Different foods can affect people in different ways. We probably all know someone who gets hives from eating a certain food or who gets a migraine headache when a specific food is consumed. Food affects our bodies.
Some research points to certain foods affecting ASD children. Here’s the theory in a nutshell. Many autistic children are affected by gluten (found in wheat, barley, and some other grains) and casein (found in dairy). The theory is that their bodies cannot properly digest those proteins, so the proteins form peptides that get into the system, make their way to the brain, and create havoc in a manner similar to opium. Many ASD children self-restrict their diets to products containing gluten or casein because the peptides are so addictive.
You can take two approaches to this type of dietary intervention: eliminate all gluten and casein from the diet or give extra enzymes to help break down the gluten and casein proteins in the diet. Some people do both; they implement a GFCF (gluten free, casein free) diet and use enzymes as a safety net to catch any unnoticed gluten or casein that happens to sneak in. Because the peptides work like opium and are addictive, some children demonstrate withdrawal symptoms when those peptides are eliminated. Unfortunately, sometimes those very withdrawal symptoms, which should be a positive signal that the peptides are being reduced or eliminated, are interpreted as a turn for the worse and the dietary intervention is stopped.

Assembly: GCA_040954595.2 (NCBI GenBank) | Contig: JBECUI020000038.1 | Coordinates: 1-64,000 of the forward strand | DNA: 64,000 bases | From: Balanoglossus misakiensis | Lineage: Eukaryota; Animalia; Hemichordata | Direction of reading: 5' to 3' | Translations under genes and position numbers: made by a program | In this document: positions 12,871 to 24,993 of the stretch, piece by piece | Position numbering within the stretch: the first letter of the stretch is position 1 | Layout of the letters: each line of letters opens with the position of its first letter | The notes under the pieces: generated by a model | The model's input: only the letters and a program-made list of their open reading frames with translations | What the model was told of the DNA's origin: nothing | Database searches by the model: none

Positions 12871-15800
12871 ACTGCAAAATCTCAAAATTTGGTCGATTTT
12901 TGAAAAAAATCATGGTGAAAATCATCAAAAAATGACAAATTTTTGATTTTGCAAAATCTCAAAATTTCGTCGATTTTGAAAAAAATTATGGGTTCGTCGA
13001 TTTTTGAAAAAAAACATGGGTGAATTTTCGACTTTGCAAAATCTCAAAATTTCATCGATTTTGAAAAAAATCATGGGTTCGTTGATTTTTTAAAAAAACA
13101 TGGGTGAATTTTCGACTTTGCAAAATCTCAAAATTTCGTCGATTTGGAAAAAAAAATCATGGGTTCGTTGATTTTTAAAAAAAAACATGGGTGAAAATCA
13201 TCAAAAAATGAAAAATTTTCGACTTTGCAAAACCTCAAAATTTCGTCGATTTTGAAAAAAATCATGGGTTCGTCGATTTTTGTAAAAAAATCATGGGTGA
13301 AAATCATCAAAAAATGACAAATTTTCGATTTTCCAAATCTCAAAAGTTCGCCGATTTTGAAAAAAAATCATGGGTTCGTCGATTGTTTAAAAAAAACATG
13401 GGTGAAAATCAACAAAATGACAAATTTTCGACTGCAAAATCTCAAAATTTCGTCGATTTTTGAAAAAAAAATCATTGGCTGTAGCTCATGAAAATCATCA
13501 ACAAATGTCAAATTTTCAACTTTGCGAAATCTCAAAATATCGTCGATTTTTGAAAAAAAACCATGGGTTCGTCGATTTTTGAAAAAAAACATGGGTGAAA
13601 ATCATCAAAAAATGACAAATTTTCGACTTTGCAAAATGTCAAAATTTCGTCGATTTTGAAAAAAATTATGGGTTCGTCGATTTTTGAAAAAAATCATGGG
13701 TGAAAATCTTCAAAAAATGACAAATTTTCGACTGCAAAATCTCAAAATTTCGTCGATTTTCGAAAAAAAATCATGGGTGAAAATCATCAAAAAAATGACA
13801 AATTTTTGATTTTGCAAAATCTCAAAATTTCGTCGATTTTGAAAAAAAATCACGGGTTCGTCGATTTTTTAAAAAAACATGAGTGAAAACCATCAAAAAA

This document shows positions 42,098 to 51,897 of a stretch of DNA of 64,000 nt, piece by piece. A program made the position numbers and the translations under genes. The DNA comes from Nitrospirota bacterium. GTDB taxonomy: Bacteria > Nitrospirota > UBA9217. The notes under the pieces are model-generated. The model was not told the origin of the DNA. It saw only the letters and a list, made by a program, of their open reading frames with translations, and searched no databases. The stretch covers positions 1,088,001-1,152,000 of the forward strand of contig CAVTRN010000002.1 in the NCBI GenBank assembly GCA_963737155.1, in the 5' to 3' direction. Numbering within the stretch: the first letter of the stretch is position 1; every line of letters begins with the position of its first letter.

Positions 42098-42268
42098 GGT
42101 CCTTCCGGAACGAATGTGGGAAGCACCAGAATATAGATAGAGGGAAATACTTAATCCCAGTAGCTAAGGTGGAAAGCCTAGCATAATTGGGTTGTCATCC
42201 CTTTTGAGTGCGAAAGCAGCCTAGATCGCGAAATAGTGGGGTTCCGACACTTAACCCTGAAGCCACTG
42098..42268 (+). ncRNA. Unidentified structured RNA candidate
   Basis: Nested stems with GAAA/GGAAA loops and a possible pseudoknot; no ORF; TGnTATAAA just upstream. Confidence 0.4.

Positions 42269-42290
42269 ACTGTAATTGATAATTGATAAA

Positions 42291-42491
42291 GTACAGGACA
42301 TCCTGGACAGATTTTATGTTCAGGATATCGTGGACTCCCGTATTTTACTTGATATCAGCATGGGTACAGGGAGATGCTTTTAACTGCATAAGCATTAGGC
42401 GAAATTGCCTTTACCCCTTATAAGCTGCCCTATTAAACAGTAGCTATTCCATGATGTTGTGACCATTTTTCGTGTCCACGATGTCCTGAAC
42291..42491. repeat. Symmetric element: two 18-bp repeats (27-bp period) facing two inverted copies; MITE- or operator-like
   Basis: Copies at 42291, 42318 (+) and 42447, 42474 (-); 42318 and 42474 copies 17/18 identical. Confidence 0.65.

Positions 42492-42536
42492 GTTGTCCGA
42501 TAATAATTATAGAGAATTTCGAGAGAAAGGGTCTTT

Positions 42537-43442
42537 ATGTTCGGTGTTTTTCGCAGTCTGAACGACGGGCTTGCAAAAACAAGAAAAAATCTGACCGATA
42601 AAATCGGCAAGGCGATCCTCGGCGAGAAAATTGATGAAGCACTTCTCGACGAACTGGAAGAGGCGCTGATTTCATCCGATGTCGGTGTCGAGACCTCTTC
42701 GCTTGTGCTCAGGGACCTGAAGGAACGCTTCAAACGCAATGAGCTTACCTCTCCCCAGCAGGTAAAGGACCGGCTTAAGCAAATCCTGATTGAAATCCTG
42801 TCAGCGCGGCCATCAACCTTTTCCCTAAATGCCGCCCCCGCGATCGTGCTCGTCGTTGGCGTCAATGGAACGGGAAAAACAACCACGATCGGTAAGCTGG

There’s really no reliable test that can determine whether the dietary change will help; you just have to give it a try. I have heard from parents whose children changed dramatically once gluten and casein were eliminated from their diets. In Hannah’s case, the change has been gradual but noticeable once we started her on enzymes. The diet or enzymes are not a cure, but they help eliminate obstacles so the child can concentrate better and learn more easily.
I must admit that when I first met a mother of an autistic child and she told me about the dietary intervention she was doing, I thought she was a little extreme, grasping at straws. Now that I have done more research and experienced some of the benefits firsthand, this would be my advice to any parent who suspects a child has Autism Spectrum Disorder: put the child on the GFCF diet and/or enzymes immediately and start ABA and RDI therapy as soon as possible (see ABA and RDI sections on this site for details). Look at it this way, if the child does not have Autism Spectrum Disorder, the GFCF diet and enzymes won’t hurt him; if he does have ASD, they could most definitely help him.
For more information on dietary intervention, read Facing Autism by Lynn Hamilton, Special Diets for Special Kids by Lisa Lewis, and Enzymes for Autism and Other Neurological Conditions by Karen DeFelice.